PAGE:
by Delos

Let’s Resolve Our Differences: Challenges, Contests, and Conflicts

Challenges, Contests, and Conflicts all sound far too similar. In one of my next couple posts, I’ll be talking about renaming some things (including the three just listed) in Fate just ’cause I can. But in this post, we’ll be talking about these three resolution systems; what they are and how they’re different.

What Are They?

I seriously JUST mentioned that they’re resolution systems. Don’t you pay any attention? It’s even in the title. Well, they’re a little more than that, anyway, so I’ll let you off the hook. After all, there’s already a resolution system in Fate: roll your skill vs someone or something’s skill or a passive number.

So, why did they come up with three other resolution systems, when you seriously can just roll 4dF and be done? Because, in certain cases, that doesn’t give us enough description to make us happy.

The creators call this “Zooming in on the Action”. The gamer term for this is “pacing”, though. To read a well-thought-out mini article about the three Cs as a pacing mechanic, check out this Google+ post I found in the official Fate Community. Now I don’t have to write essentially the same thing, especially since that’s not the main focus of this article anyway.

What’s a Challenge?

As the Core book says, a Challenge is “when one or more characters try to achieve something dynamic or complicated.” But what does that mean? Good question. Let me go read how they work again…

Still here? Good. I always forget how Challenges and Contests work, and I always get them switched around (hence why I’ll be renaming them in the future post).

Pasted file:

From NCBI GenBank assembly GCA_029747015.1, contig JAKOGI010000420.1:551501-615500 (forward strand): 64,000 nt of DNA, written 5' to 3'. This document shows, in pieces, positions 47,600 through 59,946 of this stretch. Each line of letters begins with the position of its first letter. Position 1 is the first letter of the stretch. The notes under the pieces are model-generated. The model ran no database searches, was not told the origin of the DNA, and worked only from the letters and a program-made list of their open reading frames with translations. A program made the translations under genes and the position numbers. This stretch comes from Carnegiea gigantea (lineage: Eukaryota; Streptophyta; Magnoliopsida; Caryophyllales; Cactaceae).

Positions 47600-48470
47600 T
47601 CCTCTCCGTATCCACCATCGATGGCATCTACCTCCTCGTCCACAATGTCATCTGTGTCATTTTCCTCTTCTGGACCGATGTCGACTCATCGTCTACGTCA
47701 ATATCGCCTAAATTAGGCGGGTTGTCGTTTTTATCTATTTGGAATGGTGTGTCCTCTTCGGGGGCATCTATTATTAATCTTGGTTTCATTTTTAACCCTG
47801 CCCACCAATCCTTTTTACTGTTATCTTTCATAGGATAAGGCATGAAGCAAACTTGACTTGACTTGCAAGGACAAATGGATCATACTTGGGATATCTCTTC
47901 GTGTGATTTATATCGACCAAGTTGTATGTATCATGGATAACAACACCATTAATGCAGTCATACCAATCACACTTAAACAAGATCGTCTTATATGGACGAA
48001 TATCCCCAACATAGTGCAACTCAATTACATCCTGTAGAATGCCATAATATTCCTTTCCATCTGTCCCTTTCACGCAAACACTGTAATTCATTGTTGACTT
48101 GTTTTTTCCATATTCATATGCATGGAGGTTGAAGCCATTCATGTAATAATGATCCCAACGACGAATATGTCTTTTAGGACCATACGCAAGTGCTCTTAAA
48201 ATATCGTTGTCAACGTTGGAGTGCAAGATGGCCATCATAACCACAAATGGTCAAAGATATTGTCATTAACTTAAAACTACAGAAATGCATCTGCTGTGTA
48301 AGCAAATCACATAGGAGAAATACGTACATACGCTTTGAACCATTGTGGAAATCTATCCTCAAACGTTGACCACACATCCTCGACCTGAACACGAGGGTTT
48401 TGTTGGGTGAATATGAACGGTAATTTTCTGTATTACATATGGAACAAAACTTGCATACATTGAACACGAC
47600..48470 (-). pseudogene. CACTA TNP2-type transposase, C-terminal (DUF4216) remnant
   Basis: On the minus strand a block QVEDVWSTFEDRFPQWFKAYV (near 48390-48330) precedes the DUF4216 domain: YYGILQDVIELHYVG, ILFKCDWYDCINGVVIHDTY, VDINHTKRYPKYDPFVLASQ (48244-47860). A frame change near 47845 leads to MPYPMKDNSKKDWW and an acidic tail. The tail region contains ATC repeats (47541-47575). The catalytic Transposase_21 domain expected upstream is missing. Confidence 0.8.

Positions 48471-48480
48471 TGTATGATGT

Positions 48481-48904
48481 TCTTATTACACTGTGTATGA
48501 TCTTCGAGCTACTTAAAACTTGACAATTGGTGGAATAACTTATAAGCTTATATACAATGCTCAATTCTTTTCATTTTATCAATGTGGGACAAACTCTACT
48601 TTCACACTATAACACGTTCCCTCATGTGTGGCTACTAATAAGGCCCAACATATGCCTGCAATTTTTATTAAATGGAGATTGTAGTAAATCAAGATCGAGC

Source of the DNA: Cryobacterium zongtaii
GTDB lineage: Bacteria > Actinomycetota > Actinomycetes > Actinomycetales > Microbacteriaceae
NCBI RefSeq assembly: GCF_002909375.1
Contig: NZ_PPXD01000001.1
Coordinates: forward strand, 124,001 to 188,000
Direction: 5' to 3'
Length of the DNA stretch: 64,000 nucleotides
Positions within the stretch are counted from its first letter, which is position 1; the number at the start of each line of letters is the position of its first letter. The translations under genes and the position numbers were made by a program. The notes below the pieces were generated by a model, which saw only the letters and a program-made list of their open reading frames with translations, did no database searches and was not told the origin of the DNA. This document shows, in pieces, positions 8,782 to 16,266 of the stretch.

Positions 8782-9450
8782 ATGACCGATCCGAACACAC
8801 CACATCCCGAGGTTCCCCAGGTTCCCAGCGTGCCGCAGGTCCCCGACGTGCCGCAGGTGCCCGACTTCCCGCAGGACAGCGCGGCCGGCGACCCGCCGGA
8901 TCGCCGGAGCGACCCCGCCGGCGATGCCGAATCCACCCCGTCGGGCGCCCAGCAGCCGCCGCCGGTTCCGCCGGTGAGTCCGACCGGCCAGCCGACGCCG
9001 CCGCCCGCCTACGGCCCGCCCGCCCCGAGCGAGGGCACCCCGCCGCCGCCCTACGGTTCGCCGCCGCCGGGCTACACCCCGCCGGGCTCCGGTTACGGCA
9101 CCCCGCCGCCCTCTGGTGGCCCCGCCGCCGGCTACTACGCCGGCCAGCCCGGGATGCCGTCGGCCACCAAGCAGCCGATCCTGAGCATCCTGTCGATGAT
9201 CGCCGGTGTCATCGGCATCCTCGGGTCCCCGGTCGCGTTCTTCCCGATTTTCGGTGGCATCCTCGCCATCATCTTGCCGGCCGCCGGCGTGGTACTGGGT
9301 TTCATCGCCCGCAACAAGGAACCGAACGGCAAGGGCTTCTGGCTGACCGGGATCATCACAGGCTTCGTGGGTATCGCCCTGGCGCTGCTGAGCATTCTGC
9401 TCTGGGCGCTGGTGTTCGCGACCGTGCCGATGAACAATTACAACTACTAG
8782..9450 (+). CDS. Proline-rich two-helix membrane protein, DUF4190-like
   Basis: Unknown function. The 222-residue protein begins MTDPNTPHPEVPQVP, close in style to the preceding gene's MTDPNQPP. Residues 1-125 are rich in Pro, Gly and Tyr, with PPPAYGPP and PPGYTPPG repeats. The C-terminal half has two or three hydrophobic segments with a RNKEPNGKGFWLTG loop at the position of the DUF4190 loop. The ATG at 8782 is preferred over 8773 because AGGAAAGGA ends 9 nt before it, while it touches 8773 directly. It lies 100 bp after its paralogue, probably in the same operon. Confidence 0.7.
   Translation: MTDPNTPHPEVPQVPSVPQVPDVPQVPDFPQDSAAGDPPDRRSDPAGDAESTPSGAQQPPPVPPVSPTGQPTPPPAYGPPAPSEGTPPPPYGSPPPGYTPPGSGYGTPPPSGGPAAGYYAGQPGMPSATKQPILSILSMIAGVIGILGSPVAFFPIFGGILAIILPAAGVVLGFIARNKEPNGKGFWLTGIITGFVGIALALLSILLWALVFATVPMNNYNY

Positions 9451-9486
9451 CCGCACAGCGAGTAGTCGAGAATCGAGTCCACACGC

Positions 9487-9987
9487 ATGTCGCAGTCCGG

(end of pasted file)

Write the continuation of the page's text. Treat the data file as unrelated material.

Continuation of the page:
Well, let’s lead off with some more text from the book: “A Challenge is a series of Overcome Actions that you use to resolve an especially complicated or dynamic situation.” That’s a bit better at describing how they work, but how do we know we should use them? Well, the book keeps saying “dynamic or complicated”, but I would put it as “trying to do several different things at once or in a short period of time.” So that’s what a Challenge is.

One important note though: All the rolls are Overcome rolls and they should all use different skills. You can roll to Create an Advantage, but it doesn’t count directly towards the outcome, and it could potentially fail and give you a cost or problem.

What’s a Contest?

The book, again, has two explanations of a Contest, just like they did for Challenges. In the chapter opening, it says, “When two or more characters are competing for a goal.” Later, it says, “Whenever two or more characters have mutually exclusive goals, but they aren’t trying to harm each other directly, they’re in a contest.”

Put another way, Contests are kind of like races to see who can get something done before the other(s) gets their thing done. The “something”s must be mutually exclusive, or, at least, one person accomplishing their goal creates a major complication for the other(s).

The first to do better than the rest three times wins! There are so many mini-variants you can do with this if you’d like. My first idea was to make it so that you had to get to two more than the next highest participant in order to win. Or you can just adjust the amount of victories needed. Or you can just keep it going until you say it’s over, then check to see who won.

What’s a Conflict?

I’m not going to bother answering this one. Many people jump straight into how a game does combat, so more than likely, you have a pretty good idea how it works.

What’s the Difference?

  • Challenges are trying to get many things done in a short period of time.
  • Contests are races to separate goals.
  • Conflicts are combat.

This wasn’t an especially useful article, but I needed it in order to get a refresher anyway. I hope it helped you.


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